If you’ve been following politics or really just this election, you may have heard the word gerrymandering. Gerrymandering is defined by Merriam-Webster as “the practice of dividing or arranging a territorial unit into election districts in a way that gives one political party an unfair advantage in elections.” Redistricting, which is the redrawing of state legislative and congressional districts, happens about every 10 years after the US Census. The US Census updates the population and demographics of the United States. Whichever party is in control now has the ability to redraw the districts to meet their political needs.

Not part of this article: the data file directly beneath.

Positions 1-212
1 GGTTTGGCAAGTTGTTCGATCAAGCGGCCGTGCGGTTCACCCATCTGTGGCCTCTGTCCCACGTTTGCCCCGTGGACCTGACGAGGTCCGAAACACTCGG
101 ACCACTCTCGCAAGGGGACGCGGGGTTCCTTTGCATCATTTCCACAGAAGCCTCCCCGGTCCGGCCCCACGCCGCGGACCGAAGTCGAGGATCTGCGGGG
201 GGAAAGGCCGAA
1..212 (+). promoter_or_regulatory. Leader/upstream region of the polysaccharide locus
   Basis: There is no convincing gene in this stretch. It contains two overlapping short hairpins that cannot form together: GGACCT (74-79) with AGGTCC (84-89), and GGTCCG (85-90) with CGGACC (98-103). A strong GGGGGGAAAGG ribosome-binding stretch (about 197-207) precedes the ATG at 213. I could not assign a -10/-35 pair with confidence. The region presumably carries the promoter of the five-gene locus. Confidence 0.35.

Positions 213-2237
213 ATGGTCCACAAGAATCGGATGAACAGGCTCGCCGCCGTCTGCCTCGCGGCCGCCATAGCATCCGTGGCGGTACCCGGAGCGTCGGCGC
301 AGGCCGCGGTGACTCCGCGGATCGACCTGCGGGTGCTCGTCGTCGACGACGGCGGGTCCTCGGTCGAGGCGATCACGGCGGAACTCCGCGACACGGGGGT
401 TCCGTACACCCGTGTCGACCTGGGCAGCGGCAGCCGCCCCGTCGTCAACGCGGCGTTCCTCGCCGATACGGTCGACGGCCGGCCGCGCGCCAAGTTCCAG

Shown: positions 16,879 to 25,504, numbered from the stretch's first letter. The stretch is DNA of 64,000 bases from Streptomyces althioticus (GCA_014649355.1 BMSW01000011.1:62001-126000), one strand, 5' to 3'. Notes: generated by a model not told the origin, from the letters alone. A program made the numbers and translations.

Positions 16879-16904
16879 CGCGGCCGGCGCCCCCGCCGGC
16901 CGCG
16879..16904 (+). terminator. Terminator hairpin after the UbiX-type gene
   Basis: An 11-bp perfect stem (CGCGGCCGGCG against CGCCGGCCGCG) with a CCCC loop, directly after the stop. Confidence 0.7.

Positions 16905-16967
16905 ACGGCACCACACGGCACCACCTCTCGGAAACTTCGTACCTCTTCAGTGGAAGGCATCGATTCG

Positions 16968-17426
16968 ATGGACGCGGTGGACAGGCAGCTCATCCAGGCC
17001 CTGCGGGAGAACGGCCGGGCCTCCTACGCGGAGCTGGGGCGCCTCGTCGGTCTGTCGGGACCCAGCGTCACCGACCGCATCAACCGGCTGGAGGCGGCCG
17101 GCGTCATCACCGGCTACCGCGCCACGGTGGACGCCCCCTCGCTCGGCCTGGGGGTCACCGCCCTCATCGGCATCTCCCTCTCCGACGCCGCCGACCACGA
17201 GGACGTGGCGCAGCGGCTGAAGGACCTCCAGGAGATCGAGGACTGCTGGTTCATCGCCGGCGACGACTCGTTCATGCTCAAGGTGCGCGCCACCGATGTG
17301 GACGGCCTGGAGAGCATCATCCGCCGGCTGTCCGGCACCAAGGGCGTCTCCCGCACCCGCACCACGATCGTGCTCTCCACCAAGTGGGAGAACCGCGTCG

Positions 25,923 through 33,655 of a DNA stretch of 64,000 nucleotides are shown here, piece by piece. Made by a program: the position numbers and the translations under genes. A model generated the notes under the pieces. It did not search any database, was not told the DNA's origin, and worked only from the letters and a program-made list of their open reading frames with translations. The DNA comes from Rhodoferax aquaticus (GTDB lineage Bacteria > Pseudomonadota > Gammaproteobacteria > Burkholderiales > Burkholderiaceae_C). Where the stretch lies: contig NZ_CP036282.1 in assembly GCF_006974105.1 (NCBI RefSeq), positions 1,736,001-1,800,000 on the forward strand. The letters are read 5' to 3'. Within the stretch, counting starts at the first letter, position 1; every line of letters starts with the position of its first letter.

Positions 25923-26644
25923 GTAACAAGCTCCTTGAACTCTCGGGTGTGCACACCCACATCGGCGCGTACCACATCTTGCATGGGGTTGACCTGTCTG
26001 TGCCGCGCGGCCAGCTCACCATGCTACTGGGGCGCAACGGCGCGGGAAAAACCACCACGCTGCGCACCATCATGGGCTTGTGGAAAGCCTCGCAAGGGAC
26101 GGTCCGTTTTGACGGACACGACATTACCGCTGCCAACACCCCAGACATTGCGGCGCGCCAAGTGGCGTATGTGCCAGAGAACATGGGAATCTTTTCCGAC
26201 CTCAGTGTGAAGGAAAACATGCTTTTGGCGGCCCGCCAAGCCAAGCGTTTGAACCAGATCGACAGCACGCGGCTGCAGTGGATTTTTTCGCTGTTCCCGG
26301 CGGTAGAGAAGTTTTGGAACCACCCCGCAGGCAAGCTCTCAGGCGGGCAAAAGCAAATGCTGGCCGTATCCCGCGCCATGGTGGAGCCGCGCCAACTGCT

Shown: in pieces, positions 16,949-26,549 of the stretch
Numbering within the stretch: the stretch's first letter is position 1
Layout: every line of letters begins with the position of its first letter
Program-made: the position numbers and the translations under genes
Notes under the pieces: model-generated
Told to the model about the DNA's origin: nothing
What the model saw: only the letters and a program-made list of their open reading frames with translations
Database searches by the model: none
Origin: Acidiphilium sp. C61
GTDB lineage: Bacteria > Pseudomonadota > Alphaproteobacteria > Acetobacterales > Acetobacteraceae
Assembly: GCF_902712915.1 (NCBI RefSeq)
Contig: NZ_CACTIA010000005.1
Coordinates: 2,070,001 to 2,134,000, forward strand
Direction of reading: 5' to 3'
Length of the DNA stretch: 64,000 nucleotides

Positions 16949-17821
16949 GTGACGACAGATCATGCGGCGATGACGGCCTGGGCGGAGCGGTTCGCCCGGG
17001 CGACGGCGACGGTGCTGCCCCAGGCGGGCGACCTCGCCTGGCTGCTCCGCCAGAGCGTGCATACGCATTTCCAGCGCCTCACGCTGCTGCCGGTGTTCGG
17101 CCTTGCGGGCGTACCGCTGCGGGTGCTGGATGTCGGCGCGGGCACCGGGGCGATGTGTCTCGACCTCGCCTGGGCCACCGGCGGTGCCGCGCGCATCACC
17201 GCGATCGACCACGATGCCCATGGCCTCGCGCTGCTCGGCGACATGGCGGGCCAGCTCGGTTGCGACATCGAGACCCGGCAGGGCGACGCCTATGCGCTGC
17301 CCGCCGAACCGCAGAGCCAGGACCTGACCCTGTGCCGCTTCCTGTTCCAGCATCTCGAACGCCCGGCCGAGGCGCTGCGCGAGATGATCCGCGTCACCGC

Gerrymandering can be broken down into two types, packing and cracking. Packing means to pack as many of your opponent’s voters together into as few districts as possible. While cracking is dividing up voters into more districts and thus more votes. Gerrymandering is legal, except for racial gerrymandering. Racial gerrymandering is the process of intentionally drawing districts to dilute the voting power of minority groups.

For more information on gerrymandering we recommend the following resources:

Make Sure You Are Counted By The US Census

Voting Resources